Lesson Plan: How Much Water Do We Use?

Grades K-1

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Overview:

In the first class, the students will list the various ways they use water both at home and in their community. The personal water survey is distributed and completed over a day or two at home. In the next class, these completed data sheets provide the basis for class discussion, individual and group graphs, and suggestions on how water usage could be conserved.

Objectives:

Students will be asked to identify personal water usage, complete a water use survey, and develop a plan to reduce their personal water consumption.

Standards Addressed:

Core K-ESS3-3: Communicate solutions that will reduce the impact of humans on the land, water, air, and/or other living things in the local environment.

Disciplinary Core Ideas LS2.C: Ecosystem Dynamics, Functioning, and Resilience.

Mathematics MP.2: Reason abstractly and quantitatively.

Mathematics MP.4: Model with mathematics.

Materials:

  • Copies of Personal Water Survey (one per student)
  • Markers/crayons for charting
  • Easel paper
  • Graph paper (size should be comfortable for your students)
  • Gallon container (empty)

Activity Steps:

Day 1

  1. Begin the lesson by dividing the students into small teams. Provide each team with a household location (kitchen, bathroom, outside, bedroom, family room, etc). Ask each team to record how water might be used in these rooms.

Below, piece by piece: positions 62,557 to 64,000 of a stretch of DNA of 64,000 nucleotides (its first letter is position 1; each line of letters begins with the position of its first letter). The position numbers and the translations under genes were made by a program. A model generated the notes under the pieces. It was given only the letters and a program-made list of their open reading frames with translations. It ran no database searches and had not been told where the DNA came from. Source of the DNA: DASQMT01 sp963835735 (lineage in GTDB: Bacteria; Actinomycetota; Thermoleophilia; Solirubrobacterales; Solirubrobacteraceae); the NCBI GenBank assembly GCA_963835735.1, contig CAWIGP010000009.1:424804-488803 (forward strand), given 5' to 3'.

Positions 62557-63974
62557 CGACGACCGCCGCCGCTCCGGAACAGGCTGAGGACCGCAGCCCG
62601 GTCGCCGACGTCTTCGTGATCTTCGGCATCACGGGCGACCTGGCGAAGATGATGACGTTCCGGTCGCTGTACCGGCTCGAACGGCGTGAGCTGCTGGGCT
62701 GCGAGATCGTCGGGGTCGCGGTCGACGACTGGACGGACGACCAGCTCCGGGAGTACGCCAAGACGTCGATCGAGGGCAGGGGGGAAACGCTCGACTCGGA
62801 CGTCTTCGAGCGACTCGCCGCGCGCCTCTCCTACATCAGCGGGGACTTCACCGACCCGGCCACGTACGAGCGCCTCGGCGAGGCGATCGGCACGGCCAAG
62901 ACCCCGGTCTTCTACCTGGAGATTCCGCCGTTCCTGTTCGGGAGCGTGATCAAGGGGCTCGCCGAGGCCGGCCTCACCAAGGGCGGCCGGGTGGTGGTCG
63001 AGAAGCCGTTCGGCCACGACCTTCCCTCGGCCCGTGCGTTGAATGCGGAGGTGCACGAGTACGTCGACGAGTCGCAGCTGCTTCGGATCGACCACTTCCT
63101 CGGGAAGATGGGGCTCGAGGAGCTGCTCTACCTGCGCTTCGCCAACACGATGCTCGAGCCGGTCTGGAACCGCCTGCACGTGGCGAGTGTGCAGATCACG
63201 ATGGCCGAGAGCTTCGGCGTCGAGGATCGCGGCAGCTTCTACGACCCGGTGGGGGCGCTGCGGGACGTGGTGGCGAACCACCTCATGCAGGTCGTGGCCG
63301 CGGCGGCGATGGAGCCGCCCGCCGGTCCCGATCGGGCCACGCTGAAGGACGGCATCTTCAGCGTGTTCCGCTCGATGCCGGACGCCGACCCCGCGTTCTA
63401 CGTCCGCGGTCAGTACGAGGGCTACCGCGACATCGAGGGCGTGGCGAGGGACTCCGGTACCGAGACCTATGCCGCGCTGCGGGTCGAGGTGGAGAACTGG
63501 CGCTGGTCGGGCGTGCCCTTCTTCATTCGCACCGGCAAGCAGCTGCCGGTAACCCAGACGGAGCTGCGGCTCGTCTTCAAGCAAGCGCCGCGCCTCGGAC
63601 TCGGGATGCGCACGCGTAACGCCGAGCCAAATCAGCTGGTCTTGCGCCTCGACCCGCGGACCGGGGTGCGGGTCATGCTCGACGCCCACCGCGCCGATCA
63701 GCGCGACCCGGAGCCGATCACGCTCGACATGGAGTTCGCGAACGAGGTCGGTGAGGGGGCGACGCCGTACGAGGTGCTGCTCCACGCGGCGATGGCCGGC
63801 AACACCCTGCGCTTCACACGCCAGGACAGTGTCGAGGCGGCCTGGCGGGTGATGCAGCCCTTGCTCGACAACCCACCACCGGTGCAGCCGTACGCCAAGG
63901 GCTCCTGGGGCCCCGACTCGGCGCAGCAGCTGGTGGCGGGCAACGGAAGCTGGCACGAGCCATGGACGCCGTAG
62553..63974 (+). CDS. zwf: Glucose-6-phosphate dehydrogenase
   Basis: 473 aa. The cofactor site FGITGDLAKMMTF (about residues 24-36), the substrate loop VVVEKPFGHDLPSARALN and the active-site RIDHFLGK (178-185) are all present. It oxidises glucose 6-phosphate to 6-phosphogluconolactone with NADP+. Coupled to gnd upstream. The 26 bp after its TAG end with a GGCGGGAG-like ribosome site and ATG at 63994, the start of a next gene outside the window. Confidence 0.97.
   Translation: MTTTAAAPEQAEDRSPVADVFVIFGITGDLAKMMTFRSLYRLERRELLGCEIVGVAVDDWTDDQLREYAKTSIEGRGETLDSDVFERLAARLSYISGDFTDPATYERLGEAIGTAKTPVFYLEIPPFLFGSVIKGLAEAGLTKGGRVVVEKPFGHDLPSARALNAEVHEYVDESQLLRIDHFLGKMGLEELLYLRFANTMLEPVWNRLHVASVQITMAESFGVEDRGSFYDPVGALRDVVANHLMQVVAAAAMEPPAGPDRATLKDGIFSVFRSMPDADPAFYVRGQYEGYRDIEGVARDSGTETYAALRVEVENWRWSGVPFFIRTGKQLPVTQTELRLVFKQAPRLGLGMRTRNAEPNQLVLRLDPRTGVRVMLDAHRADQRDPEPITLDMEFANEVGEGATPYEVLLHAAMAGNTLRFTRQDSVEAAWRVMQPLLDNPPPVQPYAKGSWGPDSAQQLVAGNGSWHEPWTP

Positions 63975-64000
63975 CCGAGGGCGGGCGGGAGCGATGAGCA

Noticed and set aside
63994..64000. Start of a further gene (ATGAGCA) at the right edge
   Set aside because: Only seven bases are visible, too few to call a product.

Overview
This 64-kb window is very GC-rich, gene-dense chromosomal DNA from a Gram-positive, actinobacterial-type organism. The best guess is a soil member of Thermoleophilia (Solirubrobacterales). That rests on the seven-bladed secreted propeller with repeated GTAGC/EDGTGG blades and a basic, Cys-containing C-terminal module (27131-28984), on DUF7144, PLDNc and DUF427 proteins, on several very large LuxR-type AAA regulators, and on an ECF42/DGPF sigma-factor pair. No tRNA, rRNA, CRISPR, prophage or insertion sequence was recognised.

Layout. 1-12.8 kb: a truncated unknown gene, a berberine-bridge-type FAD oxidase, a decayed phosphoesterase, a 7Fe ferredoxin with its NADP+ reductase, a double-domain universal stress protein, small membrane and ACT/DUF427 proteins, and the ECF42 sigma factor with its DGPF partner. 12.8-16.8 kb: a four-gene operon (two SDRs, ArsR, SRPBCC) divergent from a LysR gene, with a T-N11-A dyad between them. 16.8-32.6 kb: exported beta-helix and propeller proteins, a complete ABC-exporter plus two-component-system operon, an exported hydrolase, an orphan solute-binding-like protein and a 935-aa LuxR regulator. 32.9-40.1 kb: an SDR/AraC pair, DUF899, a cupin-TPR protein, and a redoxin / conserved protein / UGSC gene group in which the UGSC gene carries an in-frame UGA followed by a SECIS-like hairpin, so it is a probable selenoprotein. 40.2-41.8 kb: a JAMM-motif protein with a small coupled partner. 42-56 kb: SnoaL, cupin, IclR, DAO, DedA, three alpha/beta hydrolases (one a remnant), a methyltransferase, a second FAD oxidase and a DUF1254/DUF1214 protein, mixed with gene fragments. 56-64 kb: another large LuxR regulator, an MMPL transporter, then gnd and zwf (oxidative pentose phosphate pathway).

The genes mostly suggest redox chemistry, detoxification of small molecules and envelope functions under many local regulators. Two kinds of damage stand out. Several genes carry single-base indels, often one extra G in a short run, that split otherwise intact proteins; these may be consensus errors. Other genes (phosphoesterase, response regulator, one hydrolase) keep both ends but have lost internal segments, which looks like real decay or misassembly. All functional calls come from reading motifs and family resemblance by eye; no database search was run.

2. After a few minutes, regroup and post their responses on the easel (grouping like ideas using tally marks).
  3. Broaden the view and solicit suggestions on how water is used  in the community.
  4. It should now be apparent how important water is in our lives.
  5. Ask the children to each predict how much water (in gallons—show the gallon container to help the students visualize a gallon) they use each day. Record this data and produce a class total.
  6. Introduce the Personal Water Survey (you might want to project it). Discuss the categories as well how to record data. You can decide if you want the students to complete the calculations at home or in the classroom. You might want this to be a weekend project to allow enough time at home to complete the survey.

Day 2

  1. If the math calculations were not completed as part of the homework, have students complete their calculations.
  2. Have students post their results on the board and calculate both a class total and average. Compare their initial projections with the calculated results—have students comment on why or why not their calculations matched their guess.
  3. Provide graph paper and model sharing the student data in a bar chart.
  4. Ask the students to select two areas where they would want to reduce their water usage. Brainstorm ways they could conserve.

Follow-up

After a month or so, have the students retake the water survey and compare it to their original results. Discuss any changes.

Assessment:

Students present their conservation suggestions to the class and share their findings with their family. This could be completed with a brief oral presentation, poster (paper or digital), or essay.

Extension (optional):

Provide students extra copies of the survey for families to complete.